5 Insane Dining Experiences From Across the Country
These restaurant, cafe and bar experiences from across the country go beyond finding a hair in a salad or a rookie server. They’re completely wrecked.
Notice that none of Houston’s restaurants are on the list. That’s because Houston knows what’s up.
Where you bean?
Last month, after a night of camping near Charleston, West Virginia, I found a so-called “hip” indie coffee shop in WV’s capital city, but the terrible Americano I received was so diluted that I could nearly see the bottom of the cup through the translucent-like brown water.
An hour later, I stopped in Huntington, the home of Marshall University, which equals at least one cool, non-corporate coffee shop. Or so I thought.
I found a place that had multiple choices of espresso. After telling the barista what I liked in an uptight coffee, she brought over some beans that were contained in a sleek glass vessel and allowed me to smell.
This place is serious. Or so I thought.
I found a seat in the adjoining room and quickly got lost in a work task. Thirty-five minutes later, I realized I had never received my drink.
“I know you never got your coffee, but by the time it had brewed, it was cold,” said the flustered barista, who had a refund waiting at the counter. “I’m sorry. Here’s your money back. Please come back sometime because the coffee here is really good!”
Wait, what? How about just make me another one? Or at least walk a few steps over to where I’m sitting and tell me what had happened (and not waiting until 35 minutes after the fact)?
I was so flustered by the weirdo encounter that I didn’t protest. Instead, I went to the car, grabbed the half-consumed brown-watered coffee I had purchased in Charleston and brought that inside to drink.
Starved after doing dumb tourist stuff in Hollywood years ago with a friend who lives in Los Angeles, we found a fast-casual-type place on Melrose Avenue. At the counter, we ordered a chicken dish, paid, received our change and turned to find a table, when the cashier stopped us.
“We’re out of chicken”
“We’re out of chicken.”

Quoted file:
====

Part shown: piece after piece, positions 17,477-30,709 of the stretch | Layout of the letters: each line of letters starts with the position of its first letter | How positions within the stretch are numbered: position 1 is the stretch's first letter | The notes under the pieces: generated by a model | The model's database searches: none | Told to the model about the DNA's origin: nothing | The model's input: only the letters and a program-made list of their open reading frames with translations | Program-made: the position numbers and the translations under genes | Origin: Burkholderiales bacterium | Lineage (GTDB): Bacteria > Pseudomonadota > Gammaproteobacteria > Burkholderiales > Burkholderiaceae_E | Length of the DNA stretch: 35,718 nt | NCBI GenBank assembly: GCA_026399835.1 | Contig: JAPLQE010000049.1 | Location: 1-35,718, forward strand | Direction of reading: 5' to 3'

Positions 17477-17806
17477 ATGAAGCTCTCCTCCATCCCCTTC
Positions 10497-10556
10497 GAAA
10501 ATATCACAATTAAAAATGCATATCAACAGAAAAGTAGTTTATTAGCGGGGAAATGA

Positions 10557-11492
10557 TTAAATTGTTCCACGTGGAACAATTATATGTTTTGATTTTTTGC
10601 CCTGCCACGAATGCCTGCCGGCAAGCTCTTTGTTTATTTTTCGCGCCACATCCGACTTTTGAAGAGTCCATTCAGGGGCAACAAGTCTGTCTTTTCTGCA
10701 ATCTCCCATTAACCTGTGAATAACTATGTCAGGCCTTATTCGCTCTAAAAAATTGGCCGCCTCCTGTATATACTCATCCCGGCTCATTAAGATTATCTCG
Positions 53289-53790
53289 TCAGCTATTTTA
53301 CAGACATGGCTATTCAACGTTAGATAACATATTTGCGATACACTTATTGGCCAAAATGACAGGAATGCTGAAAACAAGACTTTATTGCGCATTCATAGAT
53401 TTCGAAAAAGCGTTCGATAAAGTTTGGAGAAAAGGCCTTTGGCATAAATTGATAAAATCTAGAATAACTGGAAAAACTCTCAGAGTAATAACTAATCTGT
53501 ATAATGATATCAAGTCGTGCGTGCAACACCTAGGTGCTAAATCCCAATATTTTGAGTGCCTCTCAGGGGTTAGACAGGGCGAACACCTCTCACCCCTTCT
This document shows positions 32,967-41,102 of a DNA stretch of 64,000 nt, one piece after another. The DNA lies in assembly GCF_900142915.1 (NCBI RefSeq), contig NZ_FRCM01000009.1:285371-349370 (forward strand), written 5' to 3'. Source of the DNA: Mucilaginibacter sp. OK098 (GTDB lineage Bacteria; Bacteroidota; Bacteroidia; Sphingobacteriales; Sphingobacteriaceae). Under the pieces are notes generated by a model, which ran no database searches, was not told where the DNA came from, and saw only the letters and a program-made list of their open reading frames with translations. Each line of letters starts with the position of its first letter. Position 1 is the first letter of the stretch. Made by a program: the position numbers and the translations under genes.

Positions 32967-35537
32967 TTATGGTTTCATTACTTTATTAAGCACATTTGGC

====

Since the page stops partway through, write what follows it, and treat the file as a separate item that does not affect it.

In order to illustrate the ridiculousness of this scenario, here’s the one instance where we’ll name the establishment: California Chicken Café.
Texas Monthly magazine cover
A few months ago, while in Fort Worth for a wedding, a friend and I found a place along the redeveloped Magnolia area to eat. We sat on the outdoor patio and shared a picnic table with two other diners.
It took about 15 minutes for the server to swing by. I ordered a beer and then waited. And waited.
About 15 minutes later, the server told me that they were out of that particular beer. I ordered a different one and we also placed a food order.
Ten minutes later, the server returned with a half-pint of beer instead of a full 16 ounces. “The keg just blew,” she said. “Would you like something else?”
“Excuse me,” said one of the customers, who sat at the other end of the picnic table, to the server. “When will our food be coming?” From what I could deduce, they had ordered food shortly before we arrived – some 40 minutes previous – and it still hadn’t come to the table.
“We were in Texas Monthly and so we’ve been slammed,” said the server. “It’s a small kitchen.” The diners seem to accept this explanation and went back to chatting over their beers.
In the end, our food arrived and we ate that food, which was just okay and definitely not magazine-anointed worthy, before our dining companions got their dinner at all.
“Fame” comes at a cost, I guess.Next Page
Get the Food & Drink Newsletter
Our weekly guide to Houston dining includes food news and reviews, as well as dining events and interviews with chefs and restaurant owners.